We have been travelling since Friday afternoon, although we are now at the Sheywe Guest House in Kakamaga. On Saturday night, we arrived in Nairobi at 10:00 pm. After considerable delay, six out of the eight of us were re-united. It took awhile to get the10 bags (to date), and eight persons, including Aggrey and our driver, into the van. About 45 minutes later, we arrived at the Rosa Mystica Spiritual Centre for a night's lodging. It is a very simple place, but clean and very quiet. For those of you with a Catholic experience, looking up at the transomed windows and sleeping on very firm mattresses, brought back memories of youth.Morning came with a good breakfast and our last two nurses picked up from the airport. We left Nairobi at 10:30 am after trying to defeat the laws of nature, ie: two objects can not occupy the same space at the same time. Our rented Toyota van has a year or two on me, but with ingenuity,14 seats, 10 persons and roof rack, we left the city and headed west toward Kakamaga. Our 12 hour trip to this huge city, the third largest in Kenya, consisted of stops to see roadside baboons, zebra, and…

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Friday April 30, 2010

Today started with excitement and has yet to end. Our adventure was to start in Africa, but instead it started at the airport. KLM had made a flight adjustment and three of us were headed to London on British Airways, another with Air Canada and the other four to Amsterdam as originally scheduled. After long delays and much anxiety, four of us are still headed to London, but all on the same flight, and the other four to Amsterdam. After we checked our 18 bags of luggage, we stood in security line ups that felt like for ever. I wondered at the time if the lack of fresh air in that area added to security in a way I didn't understand. We finally met up as a group in a small eating establishment. Trish, Blanca, Sherry and Lynn were on the KLM flight, which left two hours earlier than ours. We know they made their flight because the airline finally quit calling their names over the loud speakers. Every one ended up happy: the nurses finished their meals and the plane departed on time. Of course, everyone knows that nurses handle emergency situations in a calm timely manner, so really KLM, what was the problem?Gail,…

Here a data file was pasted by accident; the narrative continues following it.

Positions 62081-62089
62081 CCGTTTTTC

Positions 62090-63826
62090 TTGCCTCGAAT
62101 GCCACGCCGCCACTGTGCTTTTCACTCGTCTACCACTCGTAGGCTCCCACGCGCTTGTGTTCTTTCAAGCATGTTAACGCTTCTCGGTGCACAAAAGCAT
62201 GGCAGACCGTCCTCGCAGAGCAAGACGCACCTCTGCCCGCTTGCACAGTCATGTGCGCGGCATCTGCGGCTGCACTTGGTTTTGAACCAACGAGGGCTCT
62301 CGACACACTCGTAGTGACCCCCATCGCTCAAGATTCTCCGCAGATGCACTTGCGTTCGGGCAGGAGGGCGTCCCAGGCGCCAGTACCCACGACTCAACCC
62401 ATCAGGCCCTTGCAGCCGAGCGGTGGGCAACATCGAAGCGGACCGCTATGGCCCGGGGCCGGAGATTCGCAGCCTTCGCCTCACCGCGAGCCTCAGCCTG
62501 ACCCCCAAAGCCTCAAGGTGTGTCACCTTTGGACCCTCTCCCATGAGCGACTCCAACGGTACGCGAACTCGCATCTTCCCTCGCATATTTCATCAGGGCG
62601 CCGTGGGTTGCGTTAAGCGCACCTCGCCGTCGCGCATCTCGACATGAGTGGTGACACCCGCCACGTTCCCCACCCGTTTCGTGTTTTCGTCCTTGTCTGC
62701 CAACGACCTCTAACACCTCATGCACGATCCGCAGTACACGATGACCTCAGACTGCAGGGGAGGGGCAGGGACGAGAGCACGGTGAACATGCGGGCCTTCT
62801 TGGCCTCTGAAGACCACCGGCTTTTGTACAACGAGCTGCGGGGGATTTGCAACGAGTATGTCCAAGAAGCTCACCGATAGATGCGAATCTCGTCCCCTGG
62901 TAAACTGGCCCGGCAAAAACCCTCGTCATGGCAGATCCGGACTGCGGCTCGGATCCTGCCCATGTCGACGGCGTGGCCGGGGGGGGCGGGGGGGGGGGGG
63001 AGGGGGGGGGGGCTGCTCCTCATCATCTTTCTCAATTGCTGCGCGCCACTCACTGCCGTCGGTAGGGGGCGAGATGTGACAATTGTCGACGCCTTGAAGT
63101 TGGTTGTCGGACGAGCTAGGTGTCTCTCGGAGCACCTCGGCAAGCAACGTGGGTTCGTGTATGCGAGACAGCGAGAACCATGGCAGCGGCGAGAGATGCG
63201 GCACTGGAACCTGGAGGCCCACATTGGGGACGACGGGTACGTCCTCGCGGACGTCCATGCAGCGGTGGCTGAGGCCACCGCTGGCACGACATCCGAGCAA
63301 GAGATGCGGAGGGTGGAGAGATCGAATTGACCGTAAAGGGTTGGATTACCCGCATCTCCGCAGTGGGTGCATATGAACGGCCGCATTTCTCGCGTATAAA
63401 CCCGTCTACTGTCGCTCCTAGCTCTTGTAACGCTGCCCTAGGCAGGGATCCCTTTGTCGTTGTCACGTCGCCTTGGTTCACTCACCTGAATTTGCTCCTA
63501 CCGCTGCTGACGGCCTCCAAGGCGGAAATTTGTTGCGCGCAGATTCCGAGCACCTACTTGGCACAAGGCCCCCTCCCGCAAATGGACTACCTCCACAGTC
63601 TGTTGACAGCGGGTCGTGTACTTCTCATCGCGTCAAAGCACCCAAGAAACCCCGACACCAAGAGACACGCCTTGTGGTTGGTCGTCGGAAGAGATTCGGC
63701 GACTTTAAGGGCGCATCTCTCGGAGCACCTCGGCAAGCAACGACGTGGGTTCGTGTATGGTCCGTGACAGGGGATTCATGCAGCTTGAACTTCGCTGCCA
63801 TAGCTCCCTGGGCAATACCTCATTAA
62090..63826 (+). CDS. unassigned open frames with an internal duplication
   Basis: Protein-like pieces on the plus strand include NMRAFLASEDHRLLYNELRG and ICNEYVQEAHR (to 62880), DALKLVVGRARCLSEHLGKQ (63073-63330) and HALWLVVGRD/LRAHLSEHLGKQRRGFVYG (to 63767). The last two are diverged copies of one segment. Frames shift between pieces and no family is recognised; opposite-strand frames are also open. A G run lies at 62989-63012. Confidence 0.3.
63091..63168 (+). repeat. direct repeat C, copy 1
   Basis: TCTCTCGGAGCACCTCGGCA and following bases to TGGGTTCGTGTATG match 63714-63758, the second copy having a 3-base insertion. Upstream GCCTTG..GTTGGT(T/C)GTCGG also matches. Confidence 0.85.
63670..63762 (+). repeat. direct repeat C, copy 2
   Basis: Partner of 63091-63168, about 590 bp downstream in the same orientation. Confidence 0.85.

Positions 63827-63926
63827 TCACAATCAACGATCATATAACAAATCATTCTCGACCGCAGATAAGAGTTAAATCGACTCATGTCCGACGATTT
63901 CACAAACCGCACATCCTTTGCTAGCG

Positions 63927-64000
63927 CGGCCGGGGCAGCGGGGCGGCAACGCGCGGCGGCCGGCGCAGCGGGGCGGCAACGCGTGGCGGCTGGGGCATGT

Continue ReadingFriday April 30, 2010

Packing up

Last Monday evening, everyone gathered to distribute the numerous donated items among themselves. Everyone will be bringing two suitcases filled with items. It sounds as if KLM will be defraying the luggage maximum weight limit for this mission, of which we are very grateful. We want to take as many items as possible. In this picture, is Gail and Aggrey, who may look as if they have little to do, but in actuality, are ahead of everyone else with their work already completed. Our deepest thanks to these two individuals, who have been instrumental in making this mission happen. Just three days left or as they say 'four sleeps' until we leave.

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Monday April 19, 2010

Yesterday, the nursing group got together to iron out last minute details. This is the last of numerous meetings that have dealt with fundraising, collections of medical supplies and the numerous logistics of taking such a trip. Each volunteer has had to arrange suitable time off work, ensure passports are current, apply for a visa, get proper immunizations, fund raise, and pack suitcases for oneself and to carry a maximum amount of goods. I want you to get to know us. Gail Wolters, our mission leader, is the founder of this organization. It all started with a fundraiser she organized for the Stephen Lewis Foundation. Through this initiative, she met Aggrey Mulamba, a nurse from Kenya, now living in Canada. He has maintained strong ties to Kenya and has turned his family home into an orphanage and assists a group of Aids widows and widowers. He was very open to the idea of a medical mission and mobilized his contacts, Kenyan nurses, politicians, and family members, all of whom share his passion to help. Without his assistance, Canadian Nurses for Africa wouldn't have been able to work in a safe or effective environment. The mission partners with local nurses. Last year, we put on eight…

Continue ReadingMonday April 19, 2010